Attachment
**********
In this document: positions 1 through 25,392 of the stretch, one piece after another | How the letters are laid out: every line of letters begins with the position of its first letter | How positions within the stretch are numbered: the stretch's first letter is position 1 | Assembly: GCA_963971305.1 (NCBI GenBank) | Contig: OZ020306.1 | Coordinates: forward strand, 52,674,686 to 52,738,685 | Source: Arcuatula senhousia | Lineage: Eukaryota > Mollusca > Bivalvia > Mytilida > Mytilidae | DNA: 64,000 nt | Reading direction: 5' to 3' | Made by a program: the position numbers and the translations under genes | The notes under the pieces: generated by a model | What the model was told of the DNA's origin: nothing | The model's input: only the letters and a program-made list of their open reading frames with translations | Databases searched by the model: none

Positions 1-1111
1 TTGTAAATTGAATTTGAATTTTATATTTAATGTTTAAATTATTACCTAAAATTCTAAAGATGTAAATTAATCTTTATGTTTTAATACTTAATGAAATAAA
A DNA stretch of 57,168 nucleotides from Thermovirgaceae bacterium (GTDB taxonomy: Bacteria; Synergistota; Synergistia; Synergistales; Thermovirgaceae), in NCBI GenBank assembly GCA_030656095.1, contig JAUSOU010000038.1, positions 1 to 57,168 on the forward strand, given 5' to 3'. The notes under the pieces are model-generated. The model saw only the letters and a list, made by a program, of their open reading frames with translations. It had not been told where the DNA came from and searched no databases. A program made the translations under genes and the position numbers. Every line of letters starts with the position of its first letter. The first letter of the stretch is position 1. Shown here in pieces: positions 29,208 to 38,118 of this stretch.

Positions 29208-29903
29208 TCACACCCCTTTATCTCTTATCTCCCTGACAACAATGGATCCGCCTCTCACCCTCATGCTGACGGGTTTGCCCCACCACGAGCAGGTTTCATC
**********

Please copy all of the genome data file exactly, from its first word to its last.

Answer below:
In this document: positions 1 through 25,392 of the stretch, one piece after another | How the letters are laid out: every line of letters begins with the position of its first letter | How positions within the stretch are numbered: the stretch's first letter is position 1 | Assembly: GCA_963971305.1 (NCBI GenBank) | Contig: OZ020306.1 | Coordinates: forward strand, 52,674,686 to 52,738,685 | Source: Arcuatula senhousia | Lineage: Eukaryota > Mollusca > Bivalvia > Mytilida > Mytilidae | DNA: 64,000 nt | Reading direction: 5' to 3' | Made by a program: the position numbers and the translations under genes | The notes under the pieces: generated by a model | What the model was told of the DNA's origin: nothing | The model's input: only the letters and a program-made list of their open reading frames with translations | Databases searched by the model: none

Positions 1-1111
1 TTGTAAATTGAATTTGAATTTTATATTTAATGTTTAAATTATTACCTAAAATTCTAAAGATGTAAATTAATCTTTATGTTTTAATACTTAATGAAATAAA
A DNA stretch of 57,168 nucleotides from Thermovirgaceae bacterium (GTDB taxonomy: Bacteria; Synergistota; Synergistia; Synergistales; Thermovirgaceae), in NCBI GenBank assembly GCA_030656095.1, contig JAUSOU010000038.1, positions 1 to 57,168 on the forward strand, given 5' to 3'. The notes under the pieces are model-generated. The model saw only the letters and a list, made by a program, of their open reading frames with translations. It had not been told where the DNA came from and searched no databases. A program made the translations under genes and the position numbers. Every line of letters starts with the position of its first letter. The first letter of the stretch is position 1. Shown here in pieces: positions 29,208 to 38,118 of this stretch.

Positions 29208-29903
29208 TCACACCCCTTTATCTCTTATCTCCCTGACAACAATGGATCCGCCTCTCACCCTCATGCTGACGGGTTTGCCCCACCACGAGCAGGTTTCATC